With Facebook still trying to recover from the Cambridge Analytica ordeal, the social networking giant has been working furiously to show the public that it does, in fact, value user privacy. The latest measure comes in the form of a new data abuse bounty that will offer users tens of thousands of dollars for information involving instances of data abuse.

Similar to the bug bounty programs that many tech giants have, Facebook’s data abuse bounty will reward users who can pinpoint examples of apps on the Facebook platform that collect and transfer “people’s data to another party to be sold, stolen or used for scams or political influence.” The cash reward for each report will vary depending on the scope of the breach, though the company notes that it has paid out as much as $40,000 under its bug bounty program.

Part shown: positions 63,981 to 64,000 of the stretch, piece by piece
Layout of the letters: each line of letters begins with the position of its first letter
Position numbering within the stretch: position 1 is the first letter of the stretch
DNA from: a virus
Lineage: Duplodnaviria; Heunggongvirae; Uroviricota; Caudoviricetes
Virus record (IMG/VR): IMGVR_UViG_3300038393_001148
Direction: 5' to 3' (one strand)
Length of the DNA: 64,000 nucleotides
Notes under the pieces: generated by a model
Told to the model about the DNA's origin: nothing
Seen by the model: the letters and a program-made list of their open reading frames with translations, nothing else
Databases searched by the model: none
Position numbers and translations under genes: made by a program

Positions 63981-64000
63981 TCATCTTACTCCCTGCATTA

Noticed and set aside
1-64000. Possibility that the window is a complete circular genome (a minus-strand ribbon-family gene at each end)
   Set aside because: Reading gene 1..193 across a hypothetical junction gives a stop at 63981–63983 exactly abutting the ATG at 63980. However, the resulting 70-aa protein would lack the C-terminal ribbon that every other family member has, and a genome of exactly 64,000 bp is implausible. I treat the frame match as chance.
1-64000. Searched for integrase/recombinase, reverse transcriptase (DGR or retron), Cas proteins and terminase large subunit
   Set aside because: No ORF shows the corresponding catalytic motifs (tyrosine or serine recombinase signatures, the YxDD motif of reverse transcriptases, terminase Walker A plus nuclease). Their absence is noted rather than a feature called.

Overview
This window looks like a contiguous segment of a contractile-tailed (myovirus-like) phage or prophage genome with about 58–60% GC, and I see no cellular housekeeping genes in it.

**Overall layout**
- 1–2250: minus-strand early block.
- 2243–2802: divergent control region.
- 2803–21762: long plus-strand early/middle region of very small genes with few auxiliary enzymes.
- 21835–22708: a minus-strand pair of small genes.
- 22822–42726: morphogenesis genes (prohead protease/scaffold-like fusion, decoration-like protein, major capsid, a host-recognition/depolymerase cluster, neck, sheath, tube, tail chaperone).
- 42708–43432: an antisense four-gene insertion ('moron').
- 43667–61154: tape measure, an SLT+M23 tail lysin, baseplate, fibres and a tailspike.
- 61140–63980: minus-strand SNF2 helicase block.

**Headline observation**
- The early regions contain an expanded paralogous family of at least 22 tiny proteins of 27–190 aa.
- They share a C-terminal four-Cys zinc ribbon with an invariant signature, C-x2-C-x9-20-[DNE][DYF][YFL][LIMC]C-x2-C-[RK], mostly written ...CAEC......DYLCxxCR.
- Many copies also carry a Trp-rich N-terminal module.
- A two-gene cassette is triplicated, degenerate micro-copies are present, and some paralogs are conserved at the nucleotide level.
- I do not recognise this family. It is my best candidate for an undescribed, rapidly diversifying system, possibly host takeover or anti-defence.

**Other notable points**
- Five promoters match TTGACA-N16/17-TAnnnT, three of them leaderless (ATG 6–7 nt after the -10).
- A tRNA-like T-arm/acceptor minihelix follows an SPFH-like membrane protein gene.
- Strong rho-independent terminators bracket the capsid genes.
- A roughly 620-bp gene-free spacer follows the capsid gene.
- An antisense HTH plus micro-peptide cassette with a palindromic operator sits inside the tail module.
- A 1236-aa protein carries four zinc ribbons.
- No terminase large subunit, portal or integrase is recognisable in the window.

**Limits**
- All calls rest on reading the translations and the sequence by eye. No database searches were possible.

Facebook’s announcement on the new program reads in part:

We’ll review all legitimate reports and respond as quickly as possible when we identify a credible threat to people’s information. If we confirm data abuse, we will shut down the offending app and take legal action against the company selling or buying the data, if necessary. We’ll pay the person who reported the issue, and we’ll also alert those we believe to be affected.

Naturally, Facebook’s nascent data abuse bounty program has a few caveats as evidenced below.

To be eligible for a reward the situation must involve

  • More than 10,000 Facebook users.
  • Definitive abuse of data. Not just collection.
  • A case we were not already aware of or actively investigating.

Explicitly out of scope scenarios:

  • Scraping.
  • Malware or mass-scale tricking of users to install apps.
  • Scenarios where social engineering is a major component.
  • Non-Facebook cases (ex: Instagram).
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